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Re: [libvirt] [PATCH] nwfilter: enable bridge netfilter calls via proc filesystem



 On 09/23/2010 09:09 AM, Daniel P. Berrange wrote:
On Thu, Sep 23, 2010 at 08:45:41AM -0400, Stefan Berger wrote:
  On 09/23/2010 07:33 AM, Daniel P. Berrange wrote:
On Thu, Sep 23, 2010 at 11:36:11AM +0100, Daniel P. Berrange wrote:
On Wed, Sep 22, 2010 at 02:19:31PM -0400, Stefan Berger wrote:
  On a recent installation of FC13, the filtering of IP/IPv6 using
iptables/ip6tables traffic did not work since the proc filesystem
entries /proc/sys/net/bridge/bridge-nf-call-iptables and
/proc/sys/net/bridge/bridge-nf-call-ip6tables contained a zero each and
no traffic went into the FORWARD chain. The patch below makes sure that
if iptables or ip6tables are being used by the nwfilter driver that a
'1' is written into the relevant proc filesystem entry so that the
traffic goes into the FORWARD chain.
What parts of the nwfilter functionality gets affected by this ?

IIUC, the higher level protocols, TCP, UDP, SCTP, ICMP,
IGMP, ESP, AH, UDPLITE&   'ALL'  get implemented via iptables ?
Alot of the matches you can define using these higher level
protocols, can also be defined using the generic IPv4/IPv6 rules.
For example everything you can do with TCP protocol can be done
with the IPv4/IPv6 protocol, with exception of ip address ranges.


Could we either

  1. Document that if you want to make use of the higher level
     protocols, that you need to enable bridge-nf-call-iptables
     and explain the tradeoffs in that setting.[1][2]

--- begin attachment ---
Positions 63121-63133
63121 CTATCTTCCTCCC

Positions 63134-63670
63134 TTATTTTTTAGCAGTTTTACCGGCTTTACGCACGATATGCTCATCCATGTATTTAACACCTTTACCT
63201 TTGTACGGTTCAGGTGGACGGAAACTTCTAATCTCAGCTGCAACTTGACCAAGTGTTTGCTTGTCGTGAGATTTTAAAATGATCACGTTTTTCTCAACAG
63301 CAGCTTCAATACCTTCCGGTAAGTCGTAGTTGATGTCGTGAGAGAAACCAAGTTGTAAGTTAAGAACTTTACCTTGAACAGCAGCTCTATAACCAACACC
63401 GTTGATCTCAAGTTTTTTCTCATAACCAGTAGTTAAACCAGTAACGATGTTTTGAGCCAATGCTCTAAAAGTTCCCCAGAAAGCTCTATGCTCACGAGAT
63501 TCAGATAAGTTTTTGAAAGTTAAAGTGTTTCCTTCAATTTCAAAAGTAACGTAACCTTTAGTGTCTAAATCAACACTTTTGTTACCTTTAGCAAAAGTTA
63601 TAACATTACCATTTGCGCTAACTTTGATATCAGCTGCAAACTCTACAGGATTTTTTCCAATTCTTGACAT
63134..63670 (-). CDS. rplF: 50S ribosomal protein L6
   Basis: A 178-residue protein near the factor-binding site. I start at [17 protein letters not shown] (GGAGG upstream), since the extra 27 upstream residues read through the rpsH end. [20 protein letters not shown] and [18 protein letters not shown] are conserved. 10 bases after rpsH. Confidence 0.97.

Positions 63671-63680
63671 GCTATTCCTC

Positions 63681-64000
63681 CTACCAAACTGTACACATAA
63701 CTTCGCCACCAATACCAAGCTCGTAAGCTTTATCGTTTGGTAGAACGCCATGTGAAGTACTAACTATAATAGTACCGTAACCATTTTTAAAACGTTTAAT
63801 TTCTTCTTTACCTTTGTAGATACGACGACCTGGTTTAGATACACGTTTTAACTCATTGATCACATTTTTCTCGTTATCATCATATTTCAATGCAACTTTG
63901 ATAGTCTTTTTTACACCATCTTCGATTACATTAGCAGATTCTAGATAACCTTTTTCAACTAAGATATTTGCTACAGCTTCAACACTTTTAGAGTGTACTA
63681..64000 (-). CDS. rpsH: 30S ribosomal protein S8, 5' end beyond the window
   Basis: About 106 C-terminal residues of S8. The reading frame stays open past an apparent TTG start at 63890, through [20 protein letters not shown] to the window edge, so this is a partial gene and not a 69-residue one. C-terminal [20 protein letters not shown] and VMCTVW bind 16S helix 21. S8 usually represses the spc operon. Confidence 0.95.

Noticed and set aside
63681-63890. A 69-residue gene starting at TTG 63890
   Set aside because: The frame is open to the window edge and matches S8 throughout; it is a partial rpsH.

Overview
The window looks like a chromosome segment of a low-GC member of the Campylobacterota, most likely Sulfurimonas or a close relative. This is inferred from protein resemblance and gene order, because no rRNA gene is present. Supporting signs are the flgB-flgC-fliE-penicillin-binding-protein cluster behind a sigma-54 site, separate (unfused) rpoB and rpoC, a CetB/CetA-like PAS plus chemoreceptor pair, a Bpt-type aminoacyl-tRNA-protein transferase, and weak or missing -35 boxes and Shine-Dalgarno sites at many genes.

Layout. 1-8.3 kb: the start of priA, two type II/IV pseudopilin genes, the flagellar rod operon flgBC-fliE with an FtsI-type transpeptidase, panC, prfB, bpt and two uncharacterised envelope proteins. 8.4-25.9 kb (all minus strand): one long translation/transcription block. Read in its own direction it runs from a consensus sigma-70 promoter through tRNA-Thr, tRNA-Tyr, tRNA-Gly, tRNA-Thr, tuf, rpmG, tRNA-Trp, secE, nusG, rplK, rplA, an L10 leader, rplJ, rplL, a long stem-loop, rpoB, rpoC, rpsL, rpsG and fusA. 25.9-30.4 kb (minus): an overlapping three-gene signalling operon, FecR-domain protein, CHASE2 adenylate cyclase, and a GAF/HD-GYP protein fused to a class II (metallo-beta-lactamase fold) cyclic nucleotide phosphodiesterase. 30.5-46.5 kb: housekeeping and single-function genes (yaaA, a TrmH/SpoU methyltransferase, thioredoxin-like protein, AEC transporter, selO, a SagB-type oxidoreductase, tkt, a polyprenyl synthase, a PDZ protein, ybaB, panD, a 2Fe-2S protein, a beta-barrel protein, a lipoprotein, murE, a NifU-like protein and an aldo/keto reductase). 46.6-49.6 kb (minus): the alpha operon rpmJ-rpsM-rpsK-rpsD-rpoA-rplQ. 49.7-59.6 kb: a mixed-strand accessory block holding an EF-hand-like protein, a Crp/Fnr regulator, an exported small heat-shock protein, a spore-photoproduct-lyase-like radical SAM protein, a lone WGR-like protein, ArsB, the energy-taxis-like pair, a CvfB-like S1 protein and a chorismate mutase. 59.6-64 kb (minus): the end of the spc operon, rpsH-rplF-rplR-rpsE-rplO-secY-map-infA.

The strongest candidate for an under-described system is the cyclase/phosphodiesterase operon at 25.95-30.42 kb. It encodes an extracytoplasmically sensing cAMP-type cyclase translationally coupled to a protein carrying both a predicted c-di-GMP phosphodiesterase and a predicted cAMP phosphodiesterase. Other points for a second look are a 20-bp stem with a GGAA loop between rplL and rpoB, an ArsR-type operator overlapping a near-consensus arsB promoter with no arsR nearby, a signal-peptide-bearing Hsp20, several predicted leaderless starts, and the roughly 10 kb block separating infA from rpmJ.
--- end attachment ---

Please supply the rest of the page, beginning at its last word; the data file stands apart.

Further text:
2. Provide an alternative impl of 90% of the higher level
     protocols, using ebtables instead of iptables. And make
     choice of iptables vs ebtables a config param for libvirtd.
     eg, for most people an ebtables based impl will be sufficient
     but if they need the full funtionality,then switch to the
     iptables impl&   enable bridge-nf-call-iptables=1
Actally I guess 2. is rather pointless given that you can already just
use the IPv4/6 generic rules to do 90% of that stuff. I think this just
comes down to a documentation issue, explaining the pros&cons of each
possible bridge-nf-call-* setting.
Yes, it should work and would be a matter of writing the rules
differently so that they get enforced on ebtables layer rather than
iptables.

I still think that if the user writes filtering rules that end up
creating iptables rules that in that case the bridge-nf-call-* should
automatically be enabled by libvirt so that the filtering works as
expected -- assuming the user would end up doing the same anyway (after
looking for the reason why it does not work as expected).
The problem is that changing bridge-nf-call-* may make libvirt's
functionality behave 'as expected', but since this is a system
wide setting, it will change the behaviour of other non-libvirt
apps in ways that may not be expected.  For example, it may cause
packet loss with UDP, because it means that TUNSETSNDBUF will no
longer throttle guest UDP packets from QEMU.
http://git.savannah.gnu.org/cgit/qemu.git/commit/?id=0df0ff6de7

This is the patch and posting on the qemu mailing list. It's interesting to see how things are tied together... I wonder whether ebtables rules are also going to orphan the packets due to it also using (bridge-)netfilter?
In this case the admin may well prefer to rewrite their nwfilter rule
to use the 'ipv4' match, rather than have libvirt silently change the
bridge-nf-call-* settings.

Perhaps we should log a warning if a rule is activated for a guest,
that we know will have no effect, due to bridge-nf-call-* settings.

I guess we can do that. Should we log it into libvirt log or into the system log ?

  Stefan
Daniel


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